Corporate identity



Comprehensive design for Habima National Theatre, 1968–70.

In a previous remodeling of the Habima National Theatre, in 1968–70, Reisinger presided over a total image makeover based on an emblem he designed for the theater, with a distinctive, proscenium-arch-like rendition of the Hebrew letter heh (ה), which flanks the Hebrew for Habima (הבימה) on both sides. Elements of this emblem then featured in other graphic applications (such as the theater’s stationery and entry tickets); in a custom-designed pattern for the carpet in the theater’s entrance lobby; and even in three-dimensional elements such as light fixtures and door handles. This stylistic unity clearly communicated the theater’s distinctive identity in all its points of contact with the public.



Entry tickets

Sketch for logo design, 1968–69

Preparatory sketch for My Fair Lady advertisement, 1963–64

Sketch for carpet design (detail), 1968–69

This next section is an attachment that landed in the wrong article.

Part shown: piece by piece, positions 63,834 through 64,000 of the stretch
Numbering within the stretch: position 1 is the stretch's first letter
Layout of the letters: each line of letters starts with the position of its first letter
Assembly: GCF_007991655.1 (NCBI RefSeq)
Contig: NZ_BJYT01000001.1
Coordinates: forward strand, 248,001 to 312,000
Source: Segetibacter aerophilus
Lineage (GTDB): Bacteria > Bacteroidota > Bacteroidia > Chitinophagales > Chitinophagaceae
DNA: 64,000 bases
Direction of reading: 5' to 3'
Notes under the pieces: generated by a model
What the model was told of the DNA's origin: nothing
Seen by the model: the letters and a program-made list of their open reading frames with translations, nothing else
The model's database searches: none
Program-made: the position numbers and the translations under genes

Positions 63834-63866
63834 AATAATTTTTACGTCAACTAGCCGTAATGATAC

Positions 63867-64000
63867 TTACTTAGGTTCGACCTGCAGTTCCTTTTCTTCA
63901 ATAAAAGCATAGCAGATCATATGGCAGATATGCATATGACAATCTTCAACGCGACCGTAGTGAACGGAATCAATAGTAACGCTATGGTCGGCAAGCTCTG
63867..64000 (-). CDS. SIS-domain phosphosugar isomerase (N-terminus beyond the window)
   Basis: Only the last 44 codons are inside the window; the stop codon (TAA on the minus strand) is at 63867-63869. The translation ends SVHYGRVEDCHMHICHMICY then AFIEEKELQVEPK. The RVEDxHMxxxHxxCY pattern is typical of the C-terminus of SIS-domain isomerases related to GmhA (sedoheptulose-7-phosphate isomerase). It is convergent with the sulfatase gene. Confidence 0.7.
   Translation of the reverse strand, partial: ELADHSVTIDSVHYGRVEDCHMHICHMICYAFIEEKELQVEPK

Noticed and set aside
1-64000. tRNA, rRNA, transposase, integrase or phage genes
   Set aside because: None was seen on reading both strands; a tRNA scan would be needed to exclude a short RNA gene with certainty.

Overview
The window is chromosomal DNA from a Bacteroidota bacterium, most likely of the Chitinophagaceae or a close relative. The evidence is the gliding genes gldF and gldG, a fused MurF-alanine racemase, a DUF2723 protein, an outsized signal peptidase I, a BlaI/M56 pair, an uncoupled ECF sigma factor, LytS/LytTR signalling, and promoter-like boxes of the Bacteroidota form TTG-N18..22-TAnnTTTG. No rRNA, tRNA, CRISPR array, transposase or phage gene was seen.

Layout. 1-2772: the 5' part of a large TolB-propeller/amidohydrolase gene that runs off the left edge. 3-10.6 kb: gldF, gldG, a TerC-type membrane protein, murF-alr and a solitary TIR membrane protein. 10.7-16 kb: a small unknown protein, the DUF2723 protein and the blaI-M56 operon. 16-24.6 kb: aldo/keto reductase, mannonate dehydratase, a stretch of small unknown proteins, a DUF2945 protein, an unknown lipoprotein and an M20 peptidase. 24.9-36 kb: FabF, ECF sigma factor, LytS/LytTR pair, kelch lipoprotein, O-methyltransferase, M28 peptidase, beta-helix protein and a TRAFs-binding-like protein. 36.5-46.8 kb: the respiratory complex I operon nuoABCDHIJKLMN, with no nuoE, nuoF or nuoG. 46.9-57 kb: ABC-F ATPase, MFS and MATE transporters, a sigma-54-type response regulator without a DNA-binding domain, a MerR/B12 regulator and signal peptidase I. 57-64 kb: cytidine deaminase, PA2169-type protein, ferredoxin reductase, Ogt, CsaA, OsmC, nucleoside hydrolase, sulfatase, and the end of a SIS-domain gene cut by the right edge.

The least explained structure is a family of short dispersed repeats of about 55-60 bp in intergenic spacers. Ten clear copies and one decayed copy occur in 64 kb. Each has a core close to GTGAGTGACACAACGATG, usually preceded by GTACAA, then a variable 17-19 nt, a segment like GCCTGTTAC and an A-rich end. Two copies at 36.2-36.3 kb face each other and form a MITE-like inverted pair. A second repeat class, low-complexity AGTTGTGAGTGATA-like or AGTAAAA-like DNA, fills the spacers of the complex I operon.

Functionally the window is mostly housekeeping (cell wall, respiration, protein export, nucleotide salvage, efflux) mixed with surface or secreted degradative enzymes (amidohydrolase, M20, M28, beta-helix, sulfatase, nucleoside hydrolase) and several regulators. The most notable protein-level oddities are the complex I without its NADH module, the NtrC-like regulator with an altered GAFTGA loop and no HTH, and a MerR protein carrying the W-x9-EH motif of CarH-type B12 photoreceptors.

Carpet sample, 1968–69

Carpet sample, 1968–69

Upholstery design sample, 1968–69

Door handles

View of light fixtures in situ

Light fixture

Sketches for light fixtures (detail)

Poster for My Fair Lady, Habima National Theatre, produced by Giora Godik, 1964

Poster for Habima National Theatre’s Julius Caesar by William Shakespeare, 1961

Poster for Habima National Theatre’s The Queen and the Rebels by Ugo Betti, 1961

Poster for the international theater day, in commemoration of William Shakespeare's 40th Birthday

Poster for Habima National Theatre’s Blues for Mister Charlie by James Baldwin, 1969

Comedy of Errors by William Shakespeare, 1962

Habima's 70th anniversary

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